This U-shaped belly can now be steaked into six or seven quarter-inch-wide pieces. At the bottom of the “U,” you will find the ventral midline where there is a tendon.  This is where you hook the Flasher jig through the butterfly steak.

In the water, it really does “butterfly,” giving off scent, scales and a wonderful profile and flash. It is true burbot candy!

As far as jig colours selection goes, glow is king. Any colour glow will do, but if you don’t have any glow jigs, hot fluorescent colours like pink, orange and chartreuse will work. Burbot can see quite well, but a little “taunting” goes a long way.

To animate these large lures and baits you need some “umph” in your rod and reel selection. I use the same set ups for burbot that I do for pike and some walleye applications.

I use 20-pound test, Hi-Vis Sufix Ice Briad in the Neon Fire color. To my main line, I tie a four-foot leader of 17- to 20-pound test Sufix fluorocarbon. I join the lines with a barrel swivel. The barrel swivel is a useful aid in landing burbot as they often “pretzel” themselves around the bottom of the hole. By grabbing the swivel, you have a good handle on the fish to patiently wait until it relaxes and slides up the hole.

I use 20 or 30 Series spinning reels and have come across two rods -HT Enterrpise’s 32” Medium-Heavy HT-PolarLite and Rapala’s 42” Heavy R-Type Ice that really lend themselves to this toe-to-toe burbot brawling.

The 42” R-Type Ice is a great choice, by the way, for running and gunning outdoors while the shorter HT rod is perfect for inside an ice shack. They both have moderately-fast actions to provide lots of power for solid hook sets, while allowing some forgiveness when dealing with a jumpy, rolling fish at the hole.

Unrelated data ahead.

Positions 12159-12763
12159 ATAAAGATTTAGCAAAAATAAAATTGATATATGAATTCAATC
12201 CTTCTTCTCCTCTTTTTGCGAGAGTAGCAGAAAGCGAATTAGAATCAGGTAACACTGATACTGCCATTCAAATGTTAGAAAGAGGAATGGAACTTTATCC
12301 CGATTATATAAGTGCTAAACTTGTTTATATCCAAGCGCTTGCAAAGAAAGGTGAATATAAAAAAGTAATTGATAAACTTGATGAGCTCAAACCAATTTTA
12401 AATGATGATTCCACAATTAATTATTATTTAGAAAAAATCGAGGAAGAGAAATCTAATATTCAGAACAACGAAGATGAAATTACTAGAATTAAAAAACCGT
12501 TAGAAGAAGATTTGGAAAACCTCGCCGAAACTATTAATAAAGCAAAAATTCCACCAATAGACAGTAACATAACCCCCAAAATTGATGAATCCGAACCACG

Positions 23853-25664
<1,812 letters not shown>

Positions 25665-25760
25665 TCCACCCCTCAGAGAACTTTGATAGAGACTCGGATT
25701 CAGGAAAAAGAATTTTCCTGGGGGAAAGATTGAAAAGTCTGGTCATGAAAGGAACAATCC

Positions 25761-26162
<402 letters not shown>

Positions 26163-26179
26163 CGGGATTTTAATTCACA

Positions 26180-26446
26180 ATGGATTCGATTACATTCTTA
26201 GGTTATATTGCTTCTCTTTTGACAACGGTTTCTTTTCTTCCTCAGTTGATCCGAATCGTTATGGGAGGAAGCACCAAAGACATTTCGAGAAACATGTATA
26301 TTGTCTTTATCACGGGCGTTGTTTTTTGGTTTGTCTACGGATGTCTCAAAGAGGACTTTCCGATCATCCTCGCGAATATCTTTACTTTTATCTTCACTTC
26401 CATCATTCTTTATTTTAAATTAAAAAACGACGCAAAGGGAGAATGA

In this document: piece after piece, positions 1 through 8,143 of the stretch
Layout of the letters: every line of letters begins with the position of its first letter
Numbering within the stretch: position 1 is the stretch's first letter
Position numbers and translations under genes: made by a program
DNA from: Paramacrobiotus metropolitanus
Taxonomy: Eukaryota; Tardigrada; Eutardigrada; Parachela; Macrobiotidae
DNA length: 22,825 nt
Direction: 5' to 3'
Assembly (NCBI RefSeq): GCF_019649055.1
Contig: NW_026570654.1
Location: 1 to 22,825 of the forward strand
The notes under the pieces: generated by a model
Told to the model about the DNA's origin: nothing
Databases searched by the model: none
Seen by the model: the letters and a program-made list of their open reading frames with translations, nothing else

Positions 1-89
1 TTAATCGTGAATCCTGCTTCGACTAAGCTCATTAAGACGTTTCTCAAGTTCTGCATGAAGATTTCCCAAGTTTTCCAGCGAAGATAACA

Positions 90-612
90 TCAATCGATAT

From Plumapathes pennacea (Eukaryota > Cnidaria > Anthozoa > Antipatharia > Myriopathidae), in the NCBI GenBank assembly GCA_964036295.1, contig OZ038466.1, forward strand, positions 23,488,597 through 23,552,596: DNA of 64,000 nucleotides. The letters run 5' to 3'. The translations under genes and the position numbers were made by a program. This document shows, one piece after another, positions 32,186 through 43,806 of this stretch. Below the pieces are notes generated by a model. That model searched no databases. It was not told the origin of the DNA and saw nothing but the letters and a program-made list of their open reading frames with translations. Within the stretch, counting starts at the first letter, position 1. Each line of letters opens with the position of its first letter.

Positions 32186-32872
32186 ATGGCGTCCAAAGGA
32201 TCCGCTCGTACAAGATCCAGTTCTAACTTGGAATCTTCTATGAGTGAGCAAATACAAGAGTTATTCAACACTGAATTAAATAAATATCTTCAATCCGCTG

Finally, you need tip-ups when you’re searching for burbot and gauging their activity levels. My favourite is HT Enterprise’s Polar Therm tip-up that covers the hole, eliminating light, while sealing in thermal energy and keeping your holes relatively ice-free.

When I’m scouting an area for burbot, I set a string of tip-ups from within the shallow shoal, down the drop-off and onto the basin flat. Why both shallow and deep?

Well, the most active fish are often going to be in one or the other location and post-frontal, non-active burbot are going to choose the quiet, off-to-itself tip-up if the jigging program struggles.  It is easier to set several tip-ups (two lines per angler is the standard in most provinces).

What makes setting tip-ups for burbot so fast and effective is that the jig (I like a 3/8-oz short-shank REELBAIT Flasher jig) is set right on bottom. That’s right, drop your tip-up lure down the hole, move on to the next, and the next, and so on and then come back and set the flags.